In the midst of Asia's economic promise and security challenges, there is perhaps no other major power equation like that between Japan and India. Shared liberal-democratic values, economic potential and an absence of historical grievances underpin their growing bilateral ties and regional convergences. The recently concluded state visit of the Emperor and Empress of Japan, and the forthcoming visit in the New Year of Prime Minister Shinzo Abe, point to both the symbolism and the substance of an "indispensable" partnership which enjoys bipartisan support in both countries and is unlikely to be affected by the outcome of India's general election next year.
During his first term in office in 2006-07, Mr Abe had welcomed India into a redefined "broader Asia" and recognised India's role in an Indo-Pacific era. Having secured a second mandate a year ago, he has again lifted the profile of the bilateral relationship through the state visit. The significance of this rare gesture has been inadequately registered by the Indian public and media, not to talk of a distracted leadership. Domestic issues appear to have drained our historical sense and geopolitical purpose alike. Nevertheless, with their inimitable charm and grace, the imperial couple expanded goodwill and understanding between Asia's leading democracies.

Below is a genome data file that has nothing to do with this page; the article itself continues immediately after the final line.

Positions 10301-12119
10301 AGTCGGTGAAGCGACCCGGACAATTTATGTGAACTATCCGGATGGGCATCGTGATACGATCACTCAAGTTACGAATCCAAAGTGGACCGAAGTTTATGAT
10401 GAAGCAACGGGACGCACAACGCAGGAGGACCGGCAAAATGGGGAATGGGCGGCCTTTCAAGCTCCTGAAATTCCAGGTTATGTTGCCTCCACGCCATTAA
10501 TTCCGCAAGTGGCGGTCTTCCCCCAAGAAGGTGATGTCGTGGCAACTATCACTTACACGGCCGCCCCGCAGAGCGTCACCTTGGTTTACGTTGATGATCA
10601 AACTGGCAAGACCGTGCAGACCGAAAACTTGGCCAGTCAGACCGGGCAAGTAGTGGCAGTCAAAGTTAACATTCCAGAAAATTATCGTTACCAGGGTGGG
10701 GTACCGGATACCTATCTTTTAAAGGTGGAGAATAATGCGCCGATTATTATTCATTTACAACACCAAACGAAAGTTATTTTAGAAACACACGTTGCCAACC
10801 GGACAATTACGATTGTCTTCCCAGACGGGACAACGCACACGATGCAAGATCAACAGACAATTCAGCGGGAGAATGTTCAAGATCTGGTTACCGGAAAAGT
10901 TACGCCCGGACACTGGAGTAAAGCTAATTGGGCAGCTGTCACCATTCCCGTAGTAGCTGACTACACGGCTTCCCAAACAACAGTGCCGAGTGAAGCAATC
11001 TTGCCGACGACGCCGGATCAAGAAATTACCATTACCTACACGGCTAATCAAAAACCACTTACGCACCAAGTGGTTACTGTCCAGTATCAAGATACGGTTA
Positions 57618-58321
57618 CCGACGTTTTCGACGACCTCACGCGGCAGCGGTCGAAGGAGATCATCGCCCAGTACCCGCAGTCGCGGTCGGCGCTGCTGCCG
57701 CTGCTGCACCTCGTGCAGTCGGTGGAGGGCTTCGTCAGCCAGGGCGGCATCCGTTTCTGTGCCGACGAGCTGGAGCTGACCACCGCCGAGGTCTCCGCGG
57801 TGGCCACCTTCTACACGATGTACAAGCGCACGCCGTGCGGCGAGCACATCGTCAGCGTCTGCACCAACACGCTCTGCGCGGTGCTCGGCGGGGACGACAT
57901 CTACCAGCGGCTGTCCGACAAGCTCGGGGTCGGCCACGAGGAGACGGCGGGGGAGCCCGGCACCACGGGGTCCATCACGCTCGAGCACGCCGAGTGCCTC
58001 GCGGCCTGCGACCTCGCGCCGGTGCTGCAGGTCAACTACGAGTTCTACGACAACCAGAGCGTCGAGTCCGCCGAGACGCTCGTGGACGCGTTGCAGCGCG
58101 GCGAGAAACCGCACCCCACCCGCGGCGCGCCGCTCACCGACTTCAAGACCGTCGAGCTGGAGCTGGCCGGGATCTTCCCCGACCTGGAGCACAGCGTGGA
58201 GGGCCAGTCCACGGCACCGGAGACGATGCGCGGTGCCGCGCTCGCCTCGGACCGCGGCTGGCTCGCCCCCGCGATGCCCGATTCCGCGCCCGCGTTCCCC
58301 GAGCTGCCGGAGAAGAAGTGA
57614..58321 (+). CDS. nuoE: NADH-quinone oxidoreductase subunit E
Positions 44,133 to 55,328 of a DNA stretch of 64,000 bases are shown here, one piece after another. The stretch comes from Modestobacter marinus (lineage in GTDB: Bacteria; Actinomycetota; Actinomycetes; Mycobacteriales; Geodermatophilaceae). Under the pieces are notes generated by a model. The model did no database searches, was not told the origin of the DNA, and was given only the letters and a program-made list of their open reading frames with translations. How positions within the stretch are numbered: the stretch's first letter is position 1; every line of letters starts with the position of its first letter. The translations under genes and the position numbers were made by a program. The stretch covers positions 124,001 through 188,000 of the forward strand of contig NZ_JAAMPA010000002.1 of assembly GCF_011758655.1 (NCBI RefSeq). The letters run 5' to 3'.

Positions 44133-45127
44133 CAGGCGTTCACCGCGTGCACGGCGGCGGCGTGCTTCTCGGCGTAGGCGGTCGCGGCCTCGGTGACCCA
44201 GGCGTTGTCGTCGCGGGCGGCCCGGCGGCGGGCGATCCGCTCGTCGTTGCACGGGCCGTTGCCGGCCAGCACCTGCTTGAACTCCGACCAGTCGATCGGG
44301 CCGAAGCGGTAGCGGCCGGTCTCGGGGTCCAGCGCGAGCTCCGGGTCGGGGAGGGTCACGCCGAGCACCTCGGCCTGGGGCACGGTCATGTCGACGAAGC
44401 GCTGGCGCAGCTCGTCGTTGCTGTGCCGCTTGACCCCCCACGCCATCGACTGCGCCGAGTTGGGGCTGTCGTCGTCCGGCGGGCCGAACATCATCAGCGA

When the current phase of deepening India-Japan ties began in 2006, India was riding high as a fast emerging economy and Asian power, while Japan, Asia's leading power for a century, appeared enfeebled by deflation and irresolute national purpose. As the charismatic Japanese leader returns to New Delhi in January 2014, these national circumstances stand dramatically altered. Abe will find India in reverse gear, with a crawling economy and diminishing national ambition at home and abroad.